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Re: Unibyte characters, strings, and buffers

From: Stephen J. Turnbull
Subject: Re: Unibyte characters, strings, and buffers
Date: Sun, 30 Mar 2014 21:13:01 +0900

David Kastrup writes:

 > I don't think it gets much more transparent than "unibyte flag only
 > marks the valid Unicode-in-Emacs character range".  I'm for the
 > range 0..255,

It's easy to be more transparent in that case: no unibyte flag.
However, that delays detection of out-of-range characters to encoding
rather than the insert step.

 > Andreas for something like 0..127 U 4194176..4194303 which
 > IĀ find cumbersome for little return.

Agreed.  If bytes are going to be non-characters, having a half-ASCII
type is just going to cause surprises when US English apps get

 > > Maybe it wouldn't work; maybe it would be inefficient.  But one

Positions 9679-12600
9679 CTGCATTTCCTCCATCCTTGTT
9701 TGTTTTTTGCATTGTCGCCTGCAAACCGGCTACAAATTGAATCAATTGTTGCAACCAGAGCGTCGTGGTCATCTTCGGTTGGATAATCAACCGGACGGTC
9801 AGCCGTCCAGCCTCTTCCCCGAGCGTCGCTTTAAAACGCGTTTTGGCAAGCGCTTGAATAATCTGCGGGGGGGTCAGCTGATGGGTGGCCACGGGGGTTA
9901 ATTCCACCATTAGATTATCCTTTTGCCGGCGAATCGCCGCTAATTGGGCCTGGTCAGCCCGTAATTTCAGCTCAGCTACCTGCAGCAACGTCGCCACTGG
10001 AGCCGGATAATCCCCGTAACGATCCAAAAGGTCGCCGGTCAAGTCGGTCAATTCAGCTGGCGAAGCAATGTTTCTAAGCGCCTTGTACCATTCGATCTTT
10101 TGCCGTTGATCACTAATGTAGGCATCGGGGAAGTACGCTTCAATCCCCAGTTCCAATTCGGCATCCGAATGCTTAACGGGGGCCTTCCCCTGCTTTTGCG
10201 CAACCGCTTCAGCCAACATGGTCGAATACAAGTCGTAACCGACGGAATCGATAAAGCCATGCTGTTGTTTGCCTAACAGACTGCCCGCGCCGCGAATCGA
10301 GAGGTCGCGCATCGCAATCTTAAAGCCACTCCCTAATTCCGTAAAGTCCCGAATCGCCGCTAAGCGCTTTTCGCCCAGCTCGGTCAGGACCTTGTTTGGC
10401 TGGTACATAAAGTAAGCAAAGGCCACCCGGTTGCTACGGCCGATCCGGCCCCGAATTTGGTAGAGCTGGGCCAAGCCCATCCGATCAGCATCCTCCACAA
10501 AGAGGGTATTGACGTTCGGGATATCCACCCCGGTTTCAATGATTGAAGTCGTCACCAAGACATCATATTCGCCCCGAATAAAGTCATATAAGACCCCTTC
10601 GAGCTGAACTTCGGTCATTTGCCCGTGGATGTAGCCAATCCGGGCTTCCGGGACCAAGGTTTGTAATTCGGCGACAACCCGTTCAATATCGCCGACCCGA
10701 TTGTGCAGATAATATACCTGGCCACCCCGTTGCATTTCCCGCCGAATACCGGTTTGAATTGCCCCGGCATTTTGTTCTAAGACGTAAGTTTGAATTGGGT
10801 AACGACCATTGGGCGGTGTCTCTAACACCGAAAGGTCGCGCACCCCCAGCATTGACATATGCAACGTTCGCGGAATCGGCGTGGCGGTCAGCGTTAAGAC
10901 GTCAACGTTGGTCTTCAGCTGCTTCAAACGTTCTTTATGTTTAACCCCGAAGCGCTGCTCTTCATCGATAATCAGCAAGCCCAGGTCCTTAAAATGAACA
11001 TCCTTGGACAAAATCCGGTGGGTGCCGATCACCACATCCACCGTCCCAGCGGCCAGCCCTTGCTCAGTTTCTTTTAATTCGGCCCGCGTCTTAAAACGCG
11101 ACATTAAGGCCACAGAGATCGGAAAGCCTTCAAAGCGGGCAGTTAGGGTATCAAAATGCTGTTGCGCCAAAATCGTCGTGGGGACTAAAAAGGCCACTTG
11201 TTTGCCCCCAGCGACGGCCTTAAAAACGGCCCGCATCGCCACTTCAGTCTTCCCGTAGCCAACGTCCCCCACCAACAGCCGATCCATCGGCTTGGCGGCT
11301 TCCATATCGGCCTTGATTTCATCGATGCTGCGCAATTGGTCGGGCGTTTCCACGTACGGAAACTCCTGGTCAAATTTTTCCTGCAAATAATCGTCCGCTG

> > thing it wouldn't do is present a charset other than Unicode to
 > > Lisp.
 > Neither does the above.  Abolishing unibyte just means that
 > buffers/strings have only one possible character range.

That's not really true.  Encoding and decoding will still constrain
ranges; as pointed out above, it delays detection on the one hand, on
the other avoids spurious errors when the user really does want to add
characters outside of the prespecified range for some reason.

 > That does not really give any "transparency" per se from the Lisp
 > level.

I disagree, based primarily on the experience of XEmacs that we can do
everything (with characters and bytes) that Emacs does[1], without
randomly injecting new bugs due to lack of unibyte that I can recall.
(Other bugs, yes, but bugs due to adapting code that used unibyte to
XEmacs where there is no unibyte, no.)

 > The interesting level is the C level.  You need a byte stream
 > representation in C at some point anyway, and not being able to
 > call this representation either "string" or "buffer" may be neat in
 > some manners but will end up cumbersome in others.

I don't see why you need that, actually.  Of course you need C level
streams for I/O, but I don't see why it needs to persist past decoding
into a buffer or string.

[1]  OK, we don't have a representation of "undecodable bytes".  But
that's not conceptually hard, just tedious enough that nobody's done
it yet.

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